Minecraft magic

Since game developer Mojang released Minecraft in 2011, sales figures have sky-rocketed. But this startup still only has a little more than 20 employees. Perhaps the entrepreneurial spirit is one of the keys to its success.

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Minecraft magic

Since game developer Mojang released Minecraft in 2011, sales figures have sky-rocketed. But this startup still only has a little more than 20 employees. Perhaps the entrepreneurial spirit is one of the keys to its success.

Minecraft – child’s play

Minecraft was Swedish programmer Markus ‘Notch’ Persson’s one-man hobby project. He hoped to earn the equivalent of a programmer’s salary from sales of the game – a very modest hope, as it turned out. By the end of 2011, Persson’s startup Mojang had nine employees and a turnover of SEK 540 million (EUR 61 million).

The beautiful simplicity of the game – basically digital Lego – is that a 4-year-old can have as much fun playing it as a 24-year-old. Understanding and realising the mechanics behind this is one of the strengths of Swedish game developers.

Mojang is the developer that came from nowhere and in record time created a game that became a cultural, social and economic phenomenon. Sold only through digital channels, Minecraft contributed to Mojang’s 2013 record profit of SEK 325 million.

Mojang’s office is located in Stockholm’s ‘gaming district’, Södermalm.

Photo: Melker Dahlstrand/imagebank.sweden.se

The Mojang office – or where the magic happens

The Mojang office is what happens when, by some remarkable alchemy, a bunch of young guys (and a couple of girls) work out how to turn their idea of having fun into a global business phenomenon. The work space is open plan and relaxed – no reception, a large and well-provisioned kitchen, an open area with a pool table and big leather chairs and sofas, then that absolute necessity for every working environment, a movie theatre.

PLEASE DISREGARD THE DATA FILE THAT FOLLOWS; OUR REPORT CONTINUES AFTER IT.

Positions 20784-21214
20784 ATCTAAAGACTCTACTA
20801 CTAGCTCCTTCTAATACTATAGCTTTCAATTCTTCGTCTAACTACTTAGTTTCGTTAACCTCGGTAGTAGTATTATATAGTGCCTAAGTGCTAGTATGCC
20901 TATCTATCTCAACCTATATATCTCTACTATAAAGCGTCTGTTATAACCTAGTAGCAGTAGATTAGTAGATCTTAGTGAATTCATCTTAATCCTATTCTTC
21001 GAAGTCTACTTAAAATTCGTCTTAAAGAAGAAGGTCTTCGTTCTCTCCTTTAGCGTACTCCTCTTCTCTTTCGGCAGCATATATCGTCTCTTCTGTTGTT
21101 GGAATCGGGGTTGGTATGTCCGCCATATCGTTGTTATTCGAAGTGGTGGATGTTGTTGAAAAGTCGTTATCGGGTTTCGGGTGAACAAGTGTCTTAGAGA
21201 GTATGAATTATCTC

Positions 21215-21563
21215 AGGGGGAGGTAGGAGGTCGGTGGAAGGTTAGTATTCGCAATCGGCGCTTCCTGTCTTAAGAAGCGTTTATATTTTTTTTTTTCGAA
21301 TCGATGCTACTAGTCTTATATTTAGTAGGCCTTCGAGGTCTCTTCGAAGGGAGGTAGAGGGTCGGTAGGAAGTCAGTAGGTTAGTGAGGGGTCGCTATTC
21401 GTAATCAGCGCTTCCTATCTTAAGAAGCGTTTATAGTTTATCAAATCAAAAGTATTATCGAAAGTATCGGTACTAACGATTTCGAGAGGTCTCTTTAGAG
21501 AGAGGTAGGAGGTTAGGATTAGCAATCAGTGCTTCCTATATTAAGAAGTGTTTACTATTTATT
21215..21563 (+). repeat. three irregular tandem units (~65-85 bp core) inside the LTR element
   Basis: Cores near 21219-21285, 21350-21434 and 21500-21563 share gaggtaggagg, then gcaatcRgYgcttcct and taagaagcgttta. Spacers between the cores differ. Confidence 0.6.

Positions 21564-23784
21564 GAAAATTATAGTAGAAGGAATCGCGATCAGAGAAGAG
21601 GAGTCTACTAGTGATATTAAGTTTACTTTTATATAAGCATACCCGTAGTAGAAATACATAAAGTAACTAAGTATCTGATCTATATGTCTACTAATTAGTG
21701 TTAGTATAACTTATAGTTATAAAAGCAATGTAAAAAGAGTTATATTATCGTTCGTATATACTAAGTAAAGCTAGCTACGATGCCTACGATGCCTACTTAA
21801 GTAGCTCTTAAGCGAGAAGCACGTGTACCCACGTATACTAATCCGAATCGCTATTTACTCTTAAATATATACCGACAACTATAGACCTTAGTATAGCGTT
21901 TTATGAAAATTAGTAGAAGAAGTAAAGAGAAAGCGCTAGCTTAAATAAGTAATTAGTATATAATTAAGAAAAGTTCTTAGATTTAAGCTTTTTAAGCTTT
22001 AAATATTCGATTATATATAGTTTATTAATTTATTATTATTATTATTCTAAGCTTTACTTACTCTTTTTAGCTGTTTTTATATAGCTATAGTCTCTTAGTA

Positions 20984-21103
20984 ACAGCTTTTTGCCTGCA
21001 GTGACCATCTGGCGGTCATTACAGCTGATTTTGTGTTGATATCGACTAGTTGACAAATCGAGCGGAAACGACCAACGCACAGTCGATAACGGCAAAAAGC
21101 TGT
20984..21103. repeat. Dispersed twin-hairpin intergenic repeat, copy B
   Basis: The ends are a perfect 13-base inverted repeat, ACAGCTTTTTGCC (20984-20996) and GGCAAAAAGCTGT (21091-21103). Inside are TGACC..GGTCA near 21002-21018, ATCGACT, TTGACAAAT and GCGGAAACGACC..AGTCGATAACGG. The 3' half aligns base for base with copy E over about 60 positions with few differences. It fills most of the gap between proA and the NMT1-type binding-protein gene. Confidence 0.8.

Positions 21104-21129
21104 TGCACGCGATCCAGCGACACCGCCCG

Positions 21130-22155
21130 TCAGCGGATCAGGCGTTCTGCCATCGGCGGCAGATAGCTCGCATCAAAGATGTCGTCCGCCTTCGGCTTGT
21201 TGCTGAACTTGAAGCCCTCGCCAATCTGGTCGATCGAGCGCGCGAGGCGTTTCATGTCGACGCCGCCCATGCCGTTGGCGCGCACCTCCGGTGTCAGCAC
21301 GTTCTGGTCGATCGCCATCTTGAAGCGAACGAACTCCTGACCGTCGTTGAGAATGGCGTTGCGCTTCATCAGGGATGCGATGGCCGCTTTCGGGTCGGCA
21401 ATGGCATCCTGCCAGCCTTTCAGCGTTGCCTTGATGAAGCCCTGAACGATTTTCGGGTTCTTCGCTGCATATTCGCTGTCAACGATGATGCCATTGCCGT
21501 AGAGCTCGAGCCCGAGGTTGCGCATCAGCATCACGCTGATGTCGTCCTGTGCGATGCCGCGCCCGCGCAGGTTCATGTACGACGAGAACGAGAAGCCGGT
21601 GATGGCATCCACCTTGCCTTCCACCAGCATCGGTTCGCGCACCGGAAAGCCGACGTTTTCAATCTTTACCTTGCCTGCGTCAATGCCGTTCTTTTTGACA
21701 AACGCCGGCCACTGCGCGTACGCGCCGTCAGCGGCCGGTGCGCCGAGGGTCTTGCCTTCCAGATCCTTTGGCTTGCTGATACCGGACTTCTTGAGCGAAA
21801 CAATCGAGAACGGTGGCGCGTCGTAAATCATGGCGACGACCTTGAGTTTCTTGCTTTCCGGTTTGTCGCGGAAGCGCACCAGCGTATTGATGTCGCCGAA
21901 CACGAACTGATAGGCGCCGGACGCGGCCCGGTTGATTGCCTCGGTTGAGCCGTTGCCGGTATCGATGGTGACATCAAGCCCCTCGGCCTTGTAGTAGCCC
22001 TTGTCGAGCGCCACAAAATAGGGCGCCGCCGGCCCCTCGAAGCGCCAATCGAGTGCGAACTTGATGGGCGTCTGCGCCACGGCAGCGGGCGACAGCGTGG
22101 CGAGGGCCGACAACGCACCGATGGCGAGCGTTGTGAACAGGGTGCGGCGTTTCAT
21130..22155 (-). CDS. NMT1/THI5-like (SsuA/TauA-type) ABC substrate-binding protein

The conference room looks a lot like where the bad guys plan world domination in early Bond movies. Basically, all it is missing is an enthusiastic studio audience and cameras, because it could be the set for a glossy American sitcom: The Big Bang Theory meets 30 Rock.

‘Swedes love technology’, Mojang’s Lydia Winters says, as one of the explanations for why Swedes are so successful at developing games. She also believes that people’s relatively high level of English makes the export of games easier.

Photo: Max Photography for GDC Online

Flat structure, few managers

Lydia Winters, aka Minecraftchick, is Mojang’s Florida-born ‘director of fun’ – in itself, a job title that epitomises the non-traditional, free-spirited mindset that drives Sweden’s booming games industry. With a job description that ranges from organising and attending events and appearing on Mojang livestreams to brand management and ‘just coming up with things’, Lydia has been working at Mojang since 2011.

As an American at the heart of one of Sweden’s biggest hitters in the games industry, Winters is well placed to explain what it is that has made Sweden such a global powerhouse in computer games.

‘I think it’s a lot to do with the way companies are structured here, especially this sort of company, where everyone’s young,’ she says. ‘There’s a much flatter structure than you’d find in the US, with no hierarchy and few managers. It means it’s a very open environment for input and ideas to bounce around, which makes for a more creative atmosphere. Add to that a strong entrepreneurial spirit and you have a perfect environment for businesses like this to start up and succeed.’

Computer savvy

Winters also sees Swedes’ computer know-how as a success factor. ‘People are comfortable with computers from a really young age in this country’, she says. ‘Most of the guys here at Mojang were coding from when they were kids.’

And she speculates about whether the Swedish winter may have something to do with it.

‘When you spend 40 per cent more of your time indoors than you would in, say, Florida, it’s got to be good for creativity.’

Winters had been working for Mojang for a year before she moved to Stockholm, and one might expect that to have been a difficult move for someone used to the subtropical climate of Florida. So will she stay?

‘Yes, absolutely,’ she says. ‘In fact, I’m going to apply for Swedish citizenship.

Last updated: 7 March 2014

Hugo McEwen